Richard Juday

Government’s wake-up call: Yes on 300

OF the oil companies, BY the oil companies, FOR the oil companies

OF the oil companies, BY the oil companies, FOR the oil companies

I shall vote in favor for several reasons, but principally because it draws a bright line expressing legitimate fears of citizens who are not comfortable that the State is protecting their interests. A friend of mine says the law is the law, and we must abide by it. And she thinks we would lose the suit, so why even set up for that defeat? Well, our elected representatives can change the law. And even if we should lose the suit, the entire governmental environment will have been changed in our favor.

Both the Governor and the COGCC present as being under the sway of commercial extraction interests to the minimization of looking after the public interests. The matter will play out in the courts, but I am proud that Longmont is likely in this election to make a strong statement favoring its own health and environmental interests — a statement that will serve as a wakeup call to all three branches of State government.

Legislative: Changes to COGCC laws should be rebalanced toward public interests, including enabling local government inspection and control, and oversight by field inspectors should be adequately funded. Executive: Protective regulations based on those changes to law should be written and vigorously enforced. Judicial: In the upcoming suit, so strong an expression of municipal self-interest will certainly influence the courts’ attitudes and likely decisions. Judges read newspapers.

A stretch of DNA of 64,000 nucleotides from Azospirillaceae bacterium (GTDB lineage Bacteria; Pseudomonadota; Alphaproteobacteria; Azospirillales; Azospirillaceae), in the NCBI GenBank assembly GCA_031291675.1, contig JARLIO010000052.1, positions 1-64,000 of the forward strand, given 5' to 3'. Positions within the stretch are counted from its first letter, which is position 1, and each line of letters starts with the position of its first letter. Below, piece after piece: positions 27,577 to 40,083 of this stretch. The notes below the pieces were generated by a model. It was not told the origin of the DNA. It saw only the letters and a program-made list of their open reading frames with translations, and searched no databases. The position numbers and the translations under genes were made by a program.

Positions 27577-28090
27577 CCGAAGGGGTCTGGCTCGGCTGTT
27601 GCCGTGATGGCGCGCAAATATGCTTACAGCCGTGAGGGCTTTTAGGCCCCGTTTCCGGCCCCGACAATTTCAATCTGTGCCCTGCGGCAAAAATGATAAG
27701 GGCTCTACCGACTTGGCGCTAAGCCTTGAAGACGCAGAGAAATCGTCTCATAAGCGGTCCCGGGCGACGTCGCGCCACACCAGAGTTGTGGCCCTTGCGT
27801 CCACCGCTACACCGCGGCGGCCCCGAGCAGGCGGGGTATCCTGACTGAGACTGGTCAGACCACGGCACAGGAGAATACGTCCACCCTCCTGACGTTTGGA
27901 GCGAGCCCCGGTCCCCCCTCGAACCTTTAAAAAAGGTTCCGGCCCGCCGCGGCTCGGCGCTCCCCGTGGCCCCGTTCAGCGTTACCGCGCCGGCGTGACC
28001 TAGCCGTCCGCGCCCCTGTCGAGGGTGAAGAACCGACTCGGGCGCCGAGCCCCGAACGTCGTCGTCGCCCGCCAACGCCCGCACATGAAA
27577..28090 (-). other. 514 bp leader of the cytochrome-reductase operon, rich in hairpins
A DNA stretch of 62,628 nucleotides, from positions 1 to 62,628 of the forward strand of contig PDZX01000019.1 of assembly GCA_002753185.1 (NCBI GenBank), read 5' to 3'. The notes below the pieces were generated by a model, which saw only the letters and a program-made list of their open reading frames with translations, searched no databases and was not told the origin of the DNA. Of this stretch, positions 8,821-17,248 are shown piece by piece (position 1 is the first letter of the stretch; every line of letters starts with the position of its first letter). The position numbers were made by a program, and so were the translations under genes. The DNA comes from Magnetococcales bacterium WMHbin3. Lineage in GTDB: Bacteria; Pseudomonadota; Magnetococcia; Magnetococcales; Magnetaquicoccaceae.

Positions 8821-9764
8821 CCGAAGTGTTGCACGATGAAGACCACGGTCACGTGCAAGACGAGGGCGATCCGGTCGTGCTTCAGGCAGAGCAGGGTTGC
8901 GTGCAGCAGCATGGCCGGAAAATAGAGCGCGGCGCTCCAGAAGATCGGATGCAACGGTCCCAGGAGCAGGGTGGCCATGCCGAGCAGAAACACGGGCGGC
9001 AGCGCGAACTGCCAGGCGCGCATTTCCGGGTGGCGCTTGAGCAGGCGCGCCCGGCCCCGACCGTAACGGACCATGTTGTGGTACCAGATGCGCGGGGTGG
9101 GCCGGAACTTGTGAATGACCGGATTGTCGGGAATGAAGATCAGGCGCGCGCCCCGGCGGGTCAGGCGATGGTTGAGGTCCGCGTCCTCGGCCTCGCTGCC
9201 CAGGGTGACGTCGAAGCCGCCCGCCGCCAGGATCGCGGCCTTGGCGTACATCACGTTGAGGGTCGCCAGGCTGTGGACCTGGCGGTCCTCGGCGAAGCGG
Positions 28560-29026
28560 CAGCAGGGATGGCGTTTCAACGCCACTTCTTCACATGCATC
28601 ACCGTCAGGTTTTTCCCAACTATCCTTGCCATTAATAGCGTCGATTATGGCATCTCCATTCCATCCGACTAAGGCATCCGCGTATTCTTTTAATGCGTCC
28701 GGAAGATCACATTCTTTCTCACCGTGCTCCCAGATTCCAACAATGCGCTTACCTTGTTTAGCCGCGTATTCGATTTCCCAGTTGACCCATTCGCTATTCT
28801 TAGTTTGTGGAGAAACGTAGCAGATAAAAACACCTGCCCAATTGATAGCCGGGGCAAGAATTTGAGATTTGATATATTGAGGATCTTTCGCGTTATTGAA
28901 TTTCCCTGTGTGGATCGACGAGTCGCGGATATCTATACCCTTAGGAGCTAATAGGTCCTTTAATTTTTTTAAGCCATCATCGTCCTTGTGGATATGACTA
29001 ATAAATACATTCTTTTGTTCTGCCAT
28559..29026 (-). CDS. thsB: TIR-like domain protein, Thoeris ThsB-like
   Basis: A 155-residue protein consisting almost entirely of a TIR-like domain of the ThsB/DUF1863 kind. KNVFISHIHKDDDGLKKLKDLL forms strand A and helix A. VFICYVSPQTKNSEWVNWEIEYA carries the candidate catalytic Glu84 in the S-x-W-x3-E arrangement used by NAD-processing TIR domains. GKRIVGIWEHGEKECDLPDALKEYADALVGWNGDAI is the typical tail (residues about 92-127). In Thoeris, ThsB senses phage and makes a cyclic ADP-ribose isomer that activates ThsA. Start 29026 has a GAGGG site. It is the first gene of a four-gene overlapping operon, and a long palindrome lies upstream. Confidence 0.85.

And, almost without saying, City Council will necessarily prosecute the suit with full enthusiasm, despite the very puzzling slick-paper statement contrary to Question 300 by previous Mayors, paid for and distributed by unnamed sources. I am pleased that all the candidates in this election cycle are paying close attention.

Averaged over the Longmont populace, a Ballot Question suit might cost me two or four bucks. I think that’s a rare bargain.

The real vote fraud potential

Blackbox voting = SUCKER BET

We need to know what goes on INSIDE that box.

Nothing is more fundamental and valuable than a citizen’s right to vote and for that vote to be securely and accurately counted. It is an absolute duty of government to preserve the vote, and it strongly behooves government to show transparency in doing so.

Recent events point up the sensitivity of the issue of voting fraud, not only ineligible persons voting, but also counting of the vote.

When buying or renting vote-counting machines, the state should know exactly what happens inside them. Any IT specialist will tell you that unexamined computer code operating a complicated system can pass routine public tests while unobtrusively being manipulated toward private goals. (Ask the Iranians about Stuxnet!) I am extremely leery of proprietary claims regarding information or code used to process votes.